Maboud: My family and I emigrated from Iran just after the revolution [after a few years in Germany, his family moved to the U.S.]. I think one of the wonderful bits of nuance I was able to mine and merge between myself and the character was the sense of belonging, or the lack thereof.
Bashir is a deeply complex character and, as I see it, is one of the millions of people caught between cultures. As an Iranian growing up mostly in the United States, I often had trouble understanding my own identity. I was trying to assimilate into a culture and society that wouldn’t have me, and from a place where, if I were to return, would see me as an outsider as well. This is not a particularly unique situation but a deeply complex one that breeds a lot of self-doubt.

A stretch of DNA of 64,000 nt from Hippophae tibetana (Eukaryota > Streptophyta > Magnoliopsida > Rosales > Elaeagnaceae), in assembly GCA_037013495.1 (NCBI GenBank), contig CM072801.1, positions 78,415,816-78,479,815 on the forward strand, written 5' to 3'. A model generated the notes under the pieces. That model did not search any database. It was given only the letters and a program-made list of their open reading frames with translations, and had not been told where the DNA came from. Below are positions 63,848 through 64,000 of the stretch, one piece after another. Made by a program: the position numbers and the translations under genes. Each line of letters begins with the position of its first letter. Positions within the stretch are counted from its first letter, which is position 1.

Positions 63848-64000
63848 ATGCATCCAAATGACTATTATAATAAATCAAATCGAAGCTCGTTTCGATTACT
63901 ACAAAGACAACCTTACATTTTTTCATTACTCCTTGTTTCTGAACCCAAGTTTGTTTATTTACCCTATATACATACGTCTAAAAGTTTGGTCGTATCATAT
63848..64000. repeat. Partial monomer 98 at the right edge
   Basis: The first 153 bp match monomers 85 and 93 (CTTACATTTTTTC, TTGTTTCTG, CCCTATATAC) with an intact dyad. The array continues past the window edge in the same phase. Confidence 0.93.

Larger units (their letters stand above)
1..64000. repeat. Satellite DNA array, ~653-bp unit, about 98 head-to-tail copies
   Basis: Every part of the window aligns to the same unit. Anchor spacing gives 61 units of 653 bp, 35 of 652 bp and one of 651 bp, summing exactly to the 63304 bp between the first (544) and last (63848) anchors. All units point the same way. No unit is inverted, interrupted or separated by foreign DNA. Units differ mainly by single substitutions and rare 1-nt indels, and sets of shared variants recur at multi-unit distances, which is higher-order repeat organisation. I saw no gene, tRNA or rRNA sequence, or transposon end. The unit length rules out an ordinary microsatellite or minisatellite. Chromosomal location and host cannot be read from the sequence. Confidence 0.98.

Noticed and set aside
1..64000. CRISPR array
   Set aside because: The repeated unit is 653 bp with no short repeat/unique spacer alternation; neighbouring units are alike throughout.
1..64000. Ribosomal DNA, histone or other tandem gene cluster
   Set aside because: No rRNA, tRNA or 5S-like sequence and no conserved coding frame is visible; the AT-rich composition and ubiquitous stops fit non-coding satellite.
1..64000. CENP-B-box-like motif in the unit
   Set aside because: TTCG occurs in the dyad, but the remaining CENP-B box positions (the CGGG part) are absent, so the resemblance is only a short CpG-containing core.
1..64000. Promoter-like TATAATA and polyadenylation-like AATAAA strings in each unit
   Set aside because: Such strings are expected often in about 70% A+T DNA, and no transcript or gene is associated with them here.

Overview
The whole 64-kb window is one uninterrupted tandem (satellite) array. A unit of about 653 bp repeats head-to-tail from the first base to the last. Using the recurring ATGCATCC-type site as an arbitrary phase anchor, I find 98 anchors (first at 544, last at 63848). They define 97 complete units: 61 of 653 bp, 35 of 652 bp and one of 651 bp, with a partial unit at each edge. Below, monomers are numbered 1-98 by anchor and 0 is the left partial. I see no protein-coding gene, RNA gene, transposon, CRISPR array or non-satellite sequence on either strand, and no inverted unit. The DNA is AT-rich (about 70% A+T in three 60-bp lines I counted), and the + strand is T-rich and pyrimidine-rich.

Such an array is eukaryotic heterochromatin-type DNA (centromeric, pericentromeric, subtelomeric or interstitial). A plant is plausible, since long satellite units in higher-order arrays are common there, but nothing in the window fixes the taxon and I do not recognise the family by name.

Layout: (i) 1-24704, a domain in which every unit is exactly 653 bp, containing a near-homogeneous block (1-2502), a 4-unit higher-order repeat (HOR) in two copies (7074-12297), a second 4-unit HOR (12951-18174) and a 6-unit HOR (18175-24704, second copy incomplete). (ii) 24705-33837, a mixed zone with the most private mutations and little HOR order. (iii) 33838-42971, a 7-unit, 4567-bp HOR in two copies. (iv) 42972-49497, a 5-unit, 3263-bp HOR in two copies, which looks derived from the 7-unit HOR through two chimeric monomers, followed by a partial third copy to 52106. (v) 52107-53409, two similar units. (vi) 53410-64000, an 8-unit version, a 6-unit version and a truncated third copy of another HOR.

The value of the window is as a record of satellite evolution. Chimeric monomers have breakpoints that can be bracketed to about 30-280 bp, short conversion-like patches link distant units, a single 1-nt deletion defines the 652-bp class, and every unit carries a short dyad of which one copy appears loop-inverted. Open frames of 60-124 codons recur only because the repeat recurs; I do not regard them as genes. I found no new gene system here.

Bashir’s journey also includes a tumultuous family life that has also added to the stress of being between two worlds and of none. So having no feeling of safety, acceptance, or home can draw a person down some dark paths that one wouldn’t normally expect.
Professionally, I’ve been granted a wonderful series of opportunities which let me explore darker parts of myself without the risk normally involved in doing so. I think it requires a deep understanding and fearlessness to surprise yourself when staring down into that abyss and facing the horrible actions that a story might require of you, and I’ve had a series of directors who don’t shy away from it and provide encouragement to find those hard to reach places where morality is about as clear as a penny in a muck filled pond. And when I do, they don’t judge me for it. I’ve been very lucky.